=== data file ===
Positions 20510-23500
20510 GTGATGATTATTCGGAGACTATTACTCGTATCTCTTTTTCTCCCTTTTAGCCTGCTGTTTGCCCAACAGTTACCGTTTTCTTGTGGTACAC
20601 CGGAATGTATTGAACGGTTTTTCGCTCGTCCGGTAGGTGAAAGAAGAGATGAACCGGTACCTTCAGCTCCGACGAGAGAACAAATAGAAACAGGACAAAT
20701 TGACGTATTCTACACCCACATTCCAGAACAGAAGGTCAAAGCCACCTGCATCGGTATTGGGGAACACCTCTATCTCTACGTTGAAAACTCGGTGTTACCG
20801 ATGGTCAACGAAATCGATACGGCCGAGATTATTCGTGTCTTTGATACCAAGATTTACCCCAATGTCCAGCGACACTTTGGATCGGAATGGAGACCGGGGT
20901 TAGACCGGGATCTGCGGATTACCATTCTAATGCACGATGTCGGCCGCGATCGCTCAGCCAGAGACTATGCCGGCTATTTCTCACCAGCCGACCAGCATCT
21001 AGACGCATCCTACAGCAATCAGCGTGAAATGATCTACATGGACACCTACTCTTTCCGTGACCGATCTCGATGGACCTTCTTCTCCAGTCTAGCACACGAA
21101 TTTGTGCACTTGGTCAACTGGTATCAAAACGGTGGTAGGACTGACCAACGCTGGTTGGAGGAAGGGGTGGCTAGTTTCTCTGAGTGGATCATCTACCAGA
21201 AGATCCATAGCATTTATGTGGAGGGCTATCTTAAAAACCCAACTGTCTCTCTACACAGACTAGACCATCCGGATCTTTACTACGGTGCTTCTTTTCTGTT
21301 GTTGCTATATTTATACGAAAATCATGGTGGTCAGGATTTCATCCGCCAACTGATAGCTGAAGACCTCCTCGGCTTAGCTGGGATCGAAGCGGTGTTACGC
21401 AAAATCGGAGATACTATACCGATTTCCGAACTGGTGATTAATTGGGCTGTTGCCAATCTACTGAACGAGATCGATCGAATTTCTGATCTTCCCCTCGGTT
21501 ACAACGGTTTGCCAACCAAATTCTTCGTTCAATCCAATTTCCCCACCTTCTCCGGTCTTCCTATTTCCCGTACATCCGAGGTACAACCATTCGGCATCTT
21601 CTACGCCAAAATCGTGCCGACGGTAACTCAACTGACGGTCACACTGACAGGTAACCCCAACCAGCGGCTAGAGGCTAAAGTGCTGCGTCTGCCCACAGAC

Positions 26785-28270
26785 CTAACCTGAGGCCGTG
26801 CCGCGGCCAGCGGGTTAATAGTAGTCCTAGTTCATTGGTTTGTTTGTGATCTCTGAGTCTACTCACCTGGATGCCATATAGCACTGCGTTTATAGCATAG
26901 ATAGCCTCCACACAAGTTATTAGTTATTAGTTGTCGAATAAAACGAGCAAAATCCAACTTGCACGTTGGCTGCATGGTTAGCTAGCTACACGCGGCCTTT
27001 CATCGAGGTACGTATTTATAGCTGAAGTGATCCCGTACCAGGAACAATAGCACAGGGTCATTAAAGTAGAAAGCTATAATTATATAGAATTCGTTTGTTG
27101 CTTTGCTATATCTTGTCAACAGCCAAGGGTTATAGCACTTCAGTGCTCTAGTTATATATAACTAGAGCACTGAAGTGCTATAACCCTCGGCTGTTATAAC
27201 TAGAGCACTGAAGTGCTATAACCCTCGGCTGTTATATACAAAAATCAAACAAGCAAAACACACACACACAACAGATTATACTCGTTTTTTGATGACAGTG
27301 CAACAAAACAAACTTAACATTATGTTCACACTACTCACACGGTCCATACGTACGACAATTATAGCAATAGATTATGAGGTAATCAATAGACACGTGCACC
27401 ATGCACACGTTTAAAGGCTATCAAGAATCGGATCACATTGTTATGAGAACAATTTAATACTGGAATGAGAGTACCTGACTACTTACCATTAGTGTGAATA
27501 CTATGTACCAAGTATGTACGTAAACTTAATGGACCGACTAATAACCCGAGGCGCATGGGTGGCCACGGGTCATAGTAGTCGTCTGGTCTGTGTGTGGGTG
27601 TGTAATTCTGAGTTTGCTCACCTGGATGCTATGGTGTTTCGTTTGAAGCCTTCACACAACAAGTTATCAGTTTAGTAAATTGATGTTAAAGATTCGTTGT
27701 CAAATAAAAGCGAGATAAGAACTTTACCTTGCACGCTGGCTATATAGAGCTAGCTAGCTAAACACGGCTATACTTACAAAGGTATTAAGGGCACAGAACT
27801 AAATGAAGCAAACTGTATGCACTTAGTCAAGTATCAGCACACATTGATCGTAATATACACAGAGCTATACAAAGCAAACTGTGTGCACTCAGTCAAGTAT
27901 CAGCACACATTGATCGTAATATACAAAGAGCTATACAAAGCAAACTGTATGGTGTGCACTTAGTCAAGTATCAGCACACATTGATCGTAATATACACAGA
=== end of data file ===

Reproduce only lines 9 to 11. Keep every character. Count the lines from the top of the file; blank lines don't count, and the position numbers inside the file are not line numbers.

21201 AGATCCATAGCATTTATGTGGAGGGCTATCTTAAAAACCCAACTGTCTCTCTACACAGACTAGACCATCCGGATCTTTACTACGGTGCTTCTTTTCTGTT
21301 GTTGCTATATTTATACGAAAATCATGGTGGTCAGGATTTCATCCGCCAACTGATAGCTGAAGACCTCCTCGGCTTAGCTGGGATCGAAGCGGTGTTACGC
21401 AAAATCGGAGATACTATACCGATTTCCGAACTGGTGATTAATTGGGCTGTTGCCAATCTACTGAACGAGATCGATCGAATTTCTGATCTTCCCCTCGGTT